In a statement to Congress last week, Commissioner Rohit Chopra of the Federal Trade Commission (FTC) advocated for increased antitrust enforcement against private equity-backed “roll-up” acquisition strategies, especially acquisitions of physician practices and other healthcare providers. “Roll-ups” are a common strategy where an investor, such as a private equity firm, buys several companies operating in the same line of business and combines them into a larger organization that is better positioned to obtain a higher valuation due to economies of scale. Roll-up transactions are often valued under $94 million and thus are often not reportable under the HSR Act, a statute requiring the filing of pre-merger notifications to allow the FTC and Department of Justice (DOJ) to determine whether a transaction might violate the antitrust laws. Chopra claimed this lack of reporting allows private equity to “quietly increase market power and reduce competition” and urged the FTC to increase its focus on investigating non-reportable transactions.
Chopra expressed special concern about private equity involvement in the healthcare industry, specifically regarding acquisitions of specialist physician practices and providers of opioid treatment, hospice care, and air ambulance services. Said Chopra, “In addition to the risk of loss of competition, I am also troubled by other collateral consequences, such as the scourge of surprise medical billing by out-of-network physicians and ‘body brokering’ in the treatment of opioid dependency. The FTC must halt these acquisition strategies that result in higher costs and reduction in quality of care.” Chopra recommended the FTC do the following to combat anticompetitive roll-up transactions:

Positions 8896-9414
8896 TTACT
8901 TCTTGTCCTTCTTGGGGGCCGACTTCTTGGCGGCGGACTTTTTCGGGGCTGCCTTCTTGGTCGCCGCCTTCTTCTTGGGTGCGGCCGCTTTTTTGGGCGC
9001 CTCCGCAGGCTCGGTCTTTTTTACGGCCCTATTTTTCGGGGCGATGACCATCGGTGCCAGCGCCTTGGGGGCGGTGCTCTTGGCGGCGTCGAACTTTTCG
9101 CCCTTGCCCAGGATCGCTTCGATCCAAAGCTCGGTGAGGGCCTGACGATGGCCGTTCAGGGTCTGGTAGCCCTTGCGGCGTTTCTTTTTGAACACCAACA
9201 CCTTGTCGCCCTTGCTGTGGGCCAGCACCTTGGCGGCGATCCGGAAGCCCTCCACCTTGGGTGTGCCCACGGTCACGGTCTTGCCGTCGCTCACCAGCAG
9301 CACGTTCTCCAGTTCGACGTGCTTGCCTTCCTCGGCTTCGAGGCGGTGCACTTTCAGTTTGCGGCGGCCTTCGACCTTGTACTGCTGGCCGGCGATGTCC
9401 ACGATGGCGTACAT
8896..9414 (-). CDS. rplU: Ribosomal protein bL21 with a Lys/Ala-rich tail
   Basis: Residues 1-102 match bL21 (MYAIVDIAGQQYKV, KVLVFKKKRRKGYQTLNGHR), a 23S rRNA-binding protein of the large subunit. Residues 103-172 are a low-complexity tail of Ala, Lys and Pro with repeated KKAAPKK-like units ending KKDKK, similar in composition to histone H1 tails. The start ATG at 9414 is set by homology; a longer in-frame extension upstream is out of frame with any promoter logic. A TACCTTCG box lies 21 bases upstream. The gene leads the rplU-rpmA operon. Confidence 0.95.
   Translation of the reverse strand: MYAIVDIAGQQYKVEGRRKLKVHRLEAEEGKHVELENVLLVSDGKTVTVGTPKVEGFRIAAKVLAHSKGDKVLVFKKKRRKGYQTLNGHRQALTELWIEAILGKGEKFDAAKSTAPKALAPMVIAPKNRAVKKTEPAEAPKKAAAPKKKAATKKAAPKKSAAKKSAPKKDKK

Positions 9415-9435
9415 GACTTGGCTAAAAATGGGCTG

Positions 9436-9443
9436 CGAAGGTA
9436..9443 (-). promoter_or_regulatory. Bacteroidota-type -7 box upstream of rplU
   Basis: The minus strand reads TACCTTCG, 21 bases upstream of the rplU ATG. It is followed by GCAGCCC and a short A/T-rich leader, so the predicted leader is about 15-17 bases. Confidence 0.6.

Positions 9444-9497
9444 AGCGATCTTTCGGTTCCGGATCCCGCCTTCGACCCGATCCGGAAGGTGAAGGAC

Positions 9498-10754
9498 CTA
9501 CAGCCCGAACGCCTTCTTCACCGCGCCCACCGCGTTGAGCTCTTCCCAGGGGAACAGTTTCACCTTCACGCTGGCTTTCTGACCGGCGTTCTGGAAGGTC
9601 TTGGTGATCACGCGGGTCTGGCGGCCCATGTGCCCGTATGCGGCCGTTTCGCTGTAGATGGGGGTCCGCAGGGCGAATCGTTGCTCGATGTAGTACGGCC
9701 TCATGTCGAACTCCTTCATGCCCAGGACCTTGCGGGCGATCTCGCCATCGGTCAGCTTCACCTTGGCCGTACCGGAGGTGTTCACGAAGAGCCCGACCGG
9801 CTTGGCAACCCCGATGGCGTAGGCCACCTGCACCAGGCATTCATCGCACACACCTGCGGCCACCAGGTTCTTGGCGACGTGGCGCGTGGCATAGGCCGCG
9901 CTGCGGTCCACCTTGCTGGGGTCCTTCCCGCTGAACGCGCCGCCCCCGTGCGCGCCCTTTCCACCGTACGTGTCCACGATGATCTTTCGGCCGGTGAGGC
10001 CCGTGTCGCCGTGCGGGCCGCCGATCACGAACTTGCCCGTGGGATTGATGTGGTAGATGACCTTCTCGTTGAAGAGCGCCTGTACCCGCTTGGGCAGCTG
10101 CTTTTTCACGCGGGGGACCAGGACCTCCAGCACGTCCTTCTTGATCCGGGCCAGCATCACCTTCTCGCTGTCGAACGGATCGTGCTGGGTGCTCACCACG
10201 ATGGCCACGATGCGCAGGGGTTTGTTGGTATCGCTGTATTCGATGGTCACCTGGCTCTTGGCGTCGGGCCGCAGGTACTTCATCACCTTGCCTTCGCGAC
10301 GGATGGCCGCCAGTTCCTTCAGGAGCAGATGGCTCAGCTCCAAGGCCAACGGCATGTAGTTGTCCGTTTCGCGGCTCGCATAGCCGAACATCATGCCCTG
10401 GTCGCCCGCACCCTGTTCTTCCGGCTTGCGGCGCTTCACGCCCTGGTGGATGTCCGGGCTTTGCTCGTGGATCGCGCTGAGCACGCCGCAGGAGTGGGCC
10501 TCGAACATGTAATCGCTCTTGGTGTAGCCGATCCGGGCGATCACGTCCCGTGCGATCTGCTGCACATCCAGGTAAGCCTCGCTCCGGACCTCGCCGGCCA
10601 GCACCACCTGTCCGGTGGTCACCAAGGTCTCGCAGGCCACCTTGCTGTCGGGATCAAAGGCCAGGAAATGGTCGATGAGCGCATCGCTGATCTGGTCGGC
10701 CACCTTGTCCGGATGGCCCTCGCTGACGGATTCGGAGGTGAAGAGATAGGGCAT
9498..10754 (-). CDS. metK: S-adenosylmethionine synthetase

- Increase enforcement against firms that may be engaged in monopolization or who have consummated unlawful mergers.
- Scrutinize any HSR filings by private equity firms to gain insight on their future acquisitions that may be non-reportable.
- Study the competitive impact of non-reportable transactions in the healthcare industry.
- Consider changes to the HSR Act or its implementing regulations to help detect harmful roll-up activity.
Three Things You Need to Know About the FTC Scrutiny of Private Equity Roll-Ups
- Commissioner Chopra has a history of criticizing private equity and is one of two Democratic FTC Commissioners. Because Republicans hold the other three Commissioner seats, Chopra’s comments likely do not signal any impending change in FTC antitrust enforcement policy under the Trump administration. However, Chopra’s views would have greater weight under a Democratic administration. An FTC majority appointed by a Democratic president could lead to heightened scrutiny of private equity deals.
- Chopra’s remarks serve as a reminder that the FTC and DOJ have the authority to investigate, and ultimately challenge or seek to unwind, any transaction – not just those that require HSR filings. The agencies have successfully challenged at least 15 consummated transactions in the past seven years, typically requiring divestitures. The vast majority of these transactions did not require HSR and one third were acquisitions in the healthcare industry.
- Private equity firms and other investors should carefully evaluate the antitrust risks of any potential roll-up acquisition, even if HSR will not be required. This is especially the case for deals in the healthcare industry. Buyers should ensure that their internal analysis of a transaction reflects the procompetitive aspects of consolidation, such as potential lowered costs and increased quality of care.
The Commissioner’s full statement is available here.
If you have any questions about the FTC’s antitrust scrutiny of private equity-backed deals, please contact the authors.